An underwater inspection on Tuesday of a sunken oil tanker that foundered 500 metres off Al Hamriya Port on Sunday reveals no damage to the environment.
A 45-minute exploratory dive to the site lying 12 metres beneath the surface near a breakwater in the Gulf showed no signs of oil contamination. No oil could be seen on the surface over the site in a visit by Gulf News throughout the day yesterday.
The sunken vessel has been identified as Lady Moon, a 30-metre-long vessel registered outside of the UAE and flying under a Panamanian flag.
"There was some slight oil from the engine on the surface on Sunday and that was it," said a port authority official yesterday. "So far, there has been nothing else."
The clean bill of health comes after a source in the shipping industry told Gulf News yesterday that the vessel's holds were empty as it struggled in high winds to re-enter port but was overcome by rough seas.
"It was loaded [with diesel fuel] when it left for another port but it came back empty. There was nothing in the tanker to leak out."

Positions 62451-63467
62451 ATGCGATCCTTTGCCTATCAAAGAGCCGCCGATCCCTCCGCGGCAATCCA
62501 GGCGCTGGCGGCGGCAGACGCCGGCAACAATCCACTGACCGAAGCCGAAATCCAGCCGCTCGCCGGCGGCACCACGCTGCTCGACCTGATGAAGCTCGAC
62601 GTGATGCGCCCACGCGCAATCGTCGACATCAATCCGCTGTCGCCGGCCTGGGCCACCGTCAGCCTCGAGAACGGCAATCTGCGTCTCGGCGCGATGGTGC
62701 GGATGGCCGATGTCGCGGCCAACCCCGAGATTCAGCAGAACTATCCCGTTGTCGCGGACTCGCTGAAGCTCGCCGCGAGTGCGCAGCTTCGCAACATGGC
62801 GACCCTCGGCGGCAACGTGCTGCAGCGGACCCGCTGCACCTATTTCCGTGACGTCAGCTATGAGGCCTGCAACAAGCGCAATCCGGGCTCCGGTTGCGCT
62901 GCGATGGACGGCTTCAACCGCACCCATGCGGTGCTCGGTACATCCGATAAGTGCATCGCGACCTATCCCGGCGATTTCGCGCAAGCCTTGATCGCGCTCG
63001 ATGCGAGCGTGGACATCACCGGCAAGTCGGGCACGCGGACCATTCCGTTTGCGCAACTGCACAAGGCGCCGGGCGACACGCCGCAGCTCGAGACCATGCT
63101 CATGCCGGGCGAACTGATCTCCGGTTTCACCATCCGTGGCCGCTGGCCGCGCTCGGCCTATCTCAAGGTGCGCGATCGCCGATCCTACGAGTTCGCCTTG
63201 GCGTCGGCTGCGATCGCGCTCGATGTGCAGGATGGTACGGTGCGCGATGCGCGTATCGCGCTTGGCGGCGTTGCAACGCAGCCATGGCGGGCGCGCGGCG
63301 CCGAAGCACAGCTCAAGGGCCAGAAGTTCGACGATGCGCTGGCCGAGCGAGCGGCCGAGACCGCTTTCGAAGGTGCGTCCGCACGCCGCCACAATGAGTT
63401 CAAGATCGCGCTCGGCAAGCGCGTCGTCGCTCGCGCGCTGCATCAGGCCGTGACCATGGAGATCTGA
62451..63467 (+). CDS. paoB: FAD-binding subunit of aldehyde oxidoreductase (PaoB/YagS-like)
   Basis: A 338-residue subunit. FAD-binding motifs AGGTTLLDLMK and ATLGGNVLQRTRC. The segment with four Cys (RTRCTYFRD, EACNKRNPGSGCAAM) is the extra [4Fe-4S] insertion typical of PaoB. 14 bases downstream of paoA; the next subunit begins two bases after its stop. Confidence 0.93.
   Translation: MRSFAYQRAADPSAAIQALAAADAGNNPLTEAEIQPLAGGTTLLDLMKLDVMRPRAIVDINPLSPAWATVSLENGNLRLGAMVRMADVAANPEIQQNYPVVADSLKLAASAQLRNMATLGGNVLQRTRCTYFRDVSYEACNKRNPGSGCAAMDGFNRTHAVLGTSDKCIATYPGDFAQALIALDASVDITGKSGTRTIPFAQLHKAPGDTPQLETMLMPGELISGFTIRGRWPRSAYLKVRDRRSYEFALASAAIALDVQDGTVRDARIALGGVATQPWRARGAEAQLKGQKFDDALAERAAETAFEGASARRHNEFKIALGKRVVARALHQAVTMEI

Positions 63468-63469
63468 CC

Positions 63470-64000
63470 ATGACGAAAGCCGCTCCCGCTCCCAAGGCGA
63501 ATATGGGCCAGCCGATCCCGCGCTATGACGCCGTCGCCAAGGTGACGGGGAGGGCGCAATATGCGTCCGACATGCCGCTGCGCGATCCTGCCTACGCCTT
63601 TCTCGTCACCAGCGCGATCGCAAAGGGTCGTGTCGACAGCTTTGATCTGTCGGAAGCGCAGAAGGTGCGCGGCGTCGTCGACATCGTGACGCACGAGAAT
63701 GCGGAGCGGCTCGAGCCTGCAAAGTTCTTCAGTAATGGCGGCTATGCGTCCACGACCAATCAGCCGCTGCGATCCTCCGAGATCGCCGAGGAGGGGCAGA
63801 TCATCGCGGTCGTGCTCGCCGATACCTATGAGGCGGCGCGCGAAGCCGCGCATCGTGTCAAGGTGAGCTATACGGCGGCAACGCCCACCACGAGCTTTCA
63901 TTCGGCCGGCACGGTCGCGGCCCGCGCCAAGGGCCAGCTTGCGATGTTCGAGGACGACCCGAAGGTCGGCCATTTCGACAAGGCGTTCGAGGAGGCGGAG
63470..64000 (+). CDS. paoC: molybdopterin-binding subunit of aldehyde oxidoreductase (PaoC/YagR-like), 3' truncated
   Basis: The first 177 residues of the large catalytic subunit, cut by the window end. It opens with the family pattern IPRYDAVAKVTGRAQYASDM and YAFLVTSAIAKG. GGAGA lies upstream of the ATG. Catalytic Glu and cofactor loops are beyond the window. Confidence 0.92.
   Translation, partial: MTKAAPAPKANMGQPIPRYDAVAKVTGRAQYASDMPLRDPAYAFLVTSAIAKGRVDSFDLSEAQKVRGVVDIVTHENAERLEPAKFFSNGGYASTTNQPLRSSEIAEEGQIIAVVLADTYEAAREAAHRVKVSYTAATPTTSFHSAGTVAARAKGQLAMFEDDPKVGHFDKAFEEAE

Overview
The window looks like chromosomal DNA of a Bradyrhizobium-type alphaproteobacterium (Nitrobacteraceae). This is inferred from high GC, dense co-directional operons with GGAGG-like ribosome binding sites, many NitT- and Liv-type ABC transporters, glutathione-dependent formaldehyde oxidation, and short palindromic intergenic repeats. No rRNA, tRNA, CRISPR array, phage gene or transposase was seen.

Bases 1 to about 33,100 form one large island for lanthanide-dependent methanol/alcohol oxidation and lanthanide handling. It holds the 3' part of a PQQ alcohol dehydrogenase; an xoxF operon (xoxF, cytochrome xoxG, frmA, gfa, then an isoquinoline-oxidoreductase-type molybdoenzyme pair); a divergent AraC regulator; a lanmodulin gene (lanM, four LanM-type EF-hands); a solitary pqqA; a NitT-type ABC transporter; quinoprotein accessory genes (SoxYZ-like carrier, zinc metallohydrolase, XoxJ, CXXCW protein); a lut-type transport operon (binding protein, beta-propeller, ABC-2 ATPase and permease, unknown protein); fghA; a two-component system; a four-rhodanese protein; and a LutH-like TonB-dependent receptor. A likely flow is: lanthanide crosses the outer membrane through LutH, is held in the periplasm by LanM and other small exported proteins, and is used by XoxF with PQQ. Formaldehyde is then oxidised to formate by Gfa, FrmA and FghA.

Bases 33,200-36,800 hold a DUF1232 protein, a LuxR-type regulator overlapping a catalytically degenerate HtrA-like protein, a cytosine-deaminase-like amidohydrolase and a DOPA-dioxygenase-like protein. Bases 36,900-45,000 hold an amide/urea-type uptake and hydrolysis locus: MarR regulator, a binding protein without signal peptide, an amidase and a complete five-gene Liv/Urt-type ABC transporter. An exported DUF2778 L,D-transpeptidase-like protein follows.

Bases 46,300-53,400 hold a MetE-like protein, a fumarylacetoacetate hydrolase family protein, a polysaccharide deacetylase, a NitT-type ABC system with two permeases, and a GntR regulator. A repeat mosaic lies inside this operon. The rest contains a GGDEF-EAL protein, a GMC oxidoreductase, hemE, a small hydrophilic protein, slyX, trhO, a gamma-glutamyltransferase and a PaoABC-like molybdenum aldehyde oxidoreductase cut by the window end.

Attempts by Gulf News to reach owners of the Lady Moon have not been successful. The Lady Moon is listed on various shipping registry websites as a small oil tanker of DWT242, built in 2006 and having the call sign of HP2859.
If the unidentified owner does not come forward, port officials said they are weighing re-floating the vessel themselves perhaps as early as next week.
Officials with the Ministry of Transportation visited the port yesterday to document the sinking.
A marine agent, meanwhile, is working on behalf of the Lady Moon's crew of five Indian nationals who escaped the sinking.
The agent is working to secure travel documents to help the crew return home as early as this weekend following a complete investigation of the incident.